Tag: american health care system

Oral Contraceptives Should be Free (From the Third-Party Trap)

An argument will soon erupt over the fate of the Affordable Care Act’s mandate that requires health insurance to cover oral contraceptives at no direct out of pocket cost to the patient. This mandate was never explicitly listed in the ACA as one of the “essential health benefits.” Its inclusion was made at the discretion of the HHS Secretary. According to press reports, the Trump Administration is about to relax the requirement.

The arguments made in favor of loosening the mandate mostly revolve around the employers’ right to freedom of conscience. Meanwhile, some advocacy groups fear this will mean many women won’t be able to obtain affordable oral contraceptives. As I recently wrote in Morning Consult, it can help temper the concerns of all parties to the argument if the Food and Drug Administration (FDA) followed the recommendation that the American Congress of Obstetricians and Gynecologists (ACOG) has been making for decades, and reclassify oral contraceptives from prescription to over the counter (OTC). Birth control pills are already available over the counter in 102 countries.

But health insurance plans usually only cover prescription drugs. Making birth control pills available OTC means that women can purchase them directly, like they purchase aspirin, ibuprofen, antihistamines and antacids.

In my Morning Consult piece, I point out that the average cash price of prescription birth control pills runs from $20 to $50 per month but can range as low as $9 per month. Various community health centers across the US, as well as Planned Parenthood, offer free oral contraceptives for those unable to afford them. If birth control pills are made available over the counter prices are likely to drop. That’s because oral contraceptives will be liberated from the third-party spending trap.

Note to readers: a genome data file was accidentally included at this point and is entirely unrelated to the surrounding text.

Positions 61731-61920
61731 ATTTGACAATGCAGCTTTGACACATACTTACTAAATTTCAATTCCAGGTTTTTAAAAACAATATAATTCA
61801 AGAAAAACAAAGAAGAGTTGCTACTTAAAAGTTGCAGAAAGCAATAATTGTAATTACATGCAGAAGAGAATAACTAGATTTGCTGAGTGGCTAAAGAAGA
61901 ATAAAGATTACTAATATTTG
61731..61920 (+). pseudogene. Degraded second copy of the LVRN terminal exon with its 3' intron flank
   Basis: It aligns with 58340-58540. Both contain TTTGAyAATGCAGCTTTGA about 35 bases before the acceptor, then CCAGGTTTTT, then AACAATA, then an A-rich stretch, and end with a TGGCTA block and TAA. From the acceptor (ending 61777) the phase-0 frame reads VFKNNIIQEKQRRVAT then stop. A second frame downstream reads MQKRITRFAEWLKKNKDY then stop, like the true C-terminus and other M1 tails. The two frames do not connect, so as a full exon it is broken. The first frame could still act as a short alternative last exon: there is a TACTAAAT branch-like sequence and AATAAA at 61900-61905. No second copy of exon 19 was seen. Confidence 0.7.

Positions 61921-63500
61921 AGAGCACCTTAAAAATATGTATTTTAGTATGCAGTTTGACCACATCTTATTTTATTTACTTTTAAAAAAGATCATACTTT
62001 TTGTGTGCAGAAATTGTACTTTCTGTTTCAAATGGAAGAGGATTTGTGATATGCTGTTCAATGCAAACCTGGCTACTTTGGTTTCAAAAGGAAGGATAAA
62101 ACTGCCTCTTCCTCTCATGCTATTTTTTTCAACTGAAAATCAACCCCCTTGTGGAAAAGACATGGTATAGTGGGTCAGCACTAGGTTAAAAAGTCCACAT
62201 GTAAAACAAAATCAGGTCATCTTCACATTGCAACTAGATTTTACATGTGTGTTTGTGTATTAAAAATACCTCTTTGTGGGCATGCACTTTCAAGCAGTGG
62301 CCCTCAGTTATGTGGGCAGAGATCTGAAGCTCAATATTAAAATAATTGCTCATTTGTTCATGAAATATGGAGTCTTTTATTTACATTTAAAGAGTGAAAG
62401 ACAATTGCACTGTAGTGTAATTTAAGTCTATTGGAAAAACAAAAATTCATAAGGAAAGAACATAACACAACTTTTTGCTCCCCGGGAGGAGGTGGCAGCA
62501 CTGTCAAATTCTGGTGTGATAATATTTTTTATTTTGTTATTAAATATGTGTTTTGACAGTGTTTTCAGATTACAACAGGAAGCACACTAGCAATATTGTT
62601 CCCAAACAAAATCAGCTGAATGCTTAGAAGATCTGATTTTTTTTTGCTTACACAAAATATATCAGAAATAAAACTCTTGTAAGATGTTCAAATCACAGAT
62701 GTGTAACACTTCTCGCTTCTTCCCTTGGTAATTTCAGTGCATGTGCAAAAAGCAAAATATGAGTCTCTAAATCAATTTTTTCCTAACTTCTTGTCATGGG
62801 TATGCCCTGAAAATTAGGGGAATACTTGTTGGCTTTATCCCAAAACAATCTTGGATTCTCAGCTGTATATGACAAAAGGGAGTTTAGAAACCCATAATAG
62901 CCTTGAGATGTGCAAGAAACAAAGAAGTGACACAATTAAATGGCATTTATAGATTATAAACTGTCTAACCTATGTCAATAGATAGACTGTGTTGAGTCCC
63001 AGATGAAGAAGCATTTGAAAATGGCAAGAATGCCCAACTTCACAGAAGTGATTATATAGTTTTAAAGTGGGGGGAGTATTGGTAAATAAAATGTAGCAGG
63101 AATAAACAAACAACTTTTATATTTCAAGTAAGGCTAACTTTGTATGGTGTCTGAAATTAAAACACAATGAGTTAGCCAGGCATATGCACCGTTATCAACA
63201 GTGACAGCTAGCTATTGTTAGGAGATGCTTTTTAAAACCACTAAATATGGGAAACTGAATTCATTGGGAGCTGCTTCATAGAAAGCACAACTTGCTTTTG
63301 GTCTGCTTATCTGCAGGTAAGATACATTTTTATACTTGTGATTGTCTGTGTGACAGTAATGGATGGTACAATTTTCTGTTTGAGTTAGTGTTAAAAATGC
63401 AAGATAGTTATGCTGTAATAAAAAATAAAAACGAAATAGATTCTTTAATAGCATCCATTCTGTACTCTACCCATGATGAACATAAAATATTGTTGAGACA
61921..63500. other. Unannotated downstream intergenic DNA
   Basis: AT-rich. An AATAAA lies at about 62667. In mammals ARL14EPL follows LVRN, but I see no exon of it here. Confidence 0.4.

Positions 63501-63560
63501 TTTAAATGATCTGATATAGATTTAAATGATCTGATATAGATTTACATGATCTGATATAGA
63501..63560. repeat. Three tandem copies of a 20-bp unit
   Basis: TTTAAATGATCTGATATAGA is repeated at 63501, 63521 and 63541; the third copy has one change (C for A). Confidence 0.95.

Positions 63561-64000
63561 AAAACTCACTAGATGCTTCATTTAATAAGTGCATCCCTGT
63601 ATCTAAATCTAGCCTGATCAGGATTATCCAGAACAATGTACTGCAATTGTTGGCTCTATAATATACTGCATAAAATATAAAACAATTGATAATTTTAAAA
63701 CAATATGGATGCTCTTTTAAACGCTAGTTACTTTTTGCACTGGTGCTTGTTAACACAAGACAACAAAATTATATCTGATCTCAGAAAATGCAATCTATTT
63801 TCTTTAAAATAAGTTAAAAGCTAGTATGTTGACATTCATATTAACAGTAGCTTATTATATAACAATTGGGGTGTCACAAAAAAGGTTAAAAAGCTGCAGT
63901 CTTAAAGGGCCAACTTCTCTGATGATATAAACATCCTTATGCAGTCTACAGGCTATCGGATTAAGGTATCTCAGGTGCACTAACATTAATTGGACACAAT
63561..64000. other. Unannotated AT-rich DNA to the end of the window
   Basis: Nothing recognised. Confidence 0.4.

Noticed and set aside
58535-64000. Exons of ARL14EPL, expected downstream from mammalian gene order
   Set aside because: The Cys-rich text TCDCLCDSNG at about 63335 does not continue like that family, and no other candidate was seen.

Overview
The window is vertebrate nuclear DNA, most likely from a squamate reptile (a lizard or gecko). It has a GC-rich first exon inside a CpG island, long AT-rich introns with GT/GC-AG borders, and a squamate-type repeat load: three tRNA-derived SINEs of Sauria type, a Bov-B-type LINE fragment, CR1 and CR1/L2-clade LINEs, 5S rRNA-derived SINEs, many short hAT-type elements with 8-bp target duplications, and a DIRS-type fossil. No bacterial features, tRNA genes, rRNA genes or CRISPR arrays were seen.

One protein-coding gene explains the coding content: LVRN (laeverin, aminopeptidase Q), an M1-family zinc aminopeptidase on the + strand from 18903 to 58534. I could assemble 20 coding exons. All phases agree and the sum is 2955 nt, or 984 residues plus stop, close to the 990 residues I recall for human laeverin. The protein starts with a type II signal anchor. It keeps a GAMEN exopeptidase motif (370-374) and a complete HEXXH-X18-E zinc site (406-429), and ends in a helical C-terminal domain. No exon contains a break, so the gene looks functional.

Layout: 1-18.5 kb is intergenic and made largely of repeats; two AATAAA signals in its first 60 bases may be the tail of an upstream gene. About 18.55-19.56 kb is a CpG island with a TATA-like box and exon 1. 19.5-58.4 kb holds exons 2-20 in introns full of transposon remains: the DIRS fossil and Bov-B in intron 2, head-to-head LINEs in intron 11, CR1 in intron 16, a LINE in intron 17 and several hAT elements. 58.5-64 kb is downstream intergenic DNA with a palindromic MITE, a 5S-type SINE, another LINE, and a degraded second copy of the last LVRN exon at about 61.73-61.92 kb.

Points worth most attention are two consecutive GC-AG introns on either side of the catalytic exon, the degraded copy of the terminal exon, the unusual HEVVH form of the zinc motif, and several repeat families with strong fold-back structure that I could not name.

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Google Co-Founders Sergey Brin & Larry Page: Health Care Regulation Is Blocking Innovation

At a forum sponsored by Khosla Ventures, Google co-founders Sergey Brin and Larry Page discussed the burden of health care regulations in the United States. When asked, “Can you imagine Google becoming a health company?”, Brin responded:

Health is just so heavily regulated, it’s just a painful business to be in. It’s just not necessarily how I want to spend my time. Even though we do have some health projects, and we’ll be doing that to a certain extent. But I think the regulatory burden in the U.S. is so high that I think it would dissuade a lot of entrepreneurs.

Page agreed:

I am really excited about the possibility of data also to improve health. But I think that’s what Sergey’s saying. It’s so heavily regulated, it’s a difficult area…I do worry, you know, we kind of regulate ourselves out of some really great possibilities.

But surely, the United States does not have government-run health care.

The discussion begins at about 29:00.

Tuesday Links

  • Price controls have failed in the past and there is no reason to think they will work now. So why is the president proposing price controls on health care? Michael Tanner: “Attempts to control prices by government fiat ignore basic economic laws – and the result could be disastrous for the American health-care system.”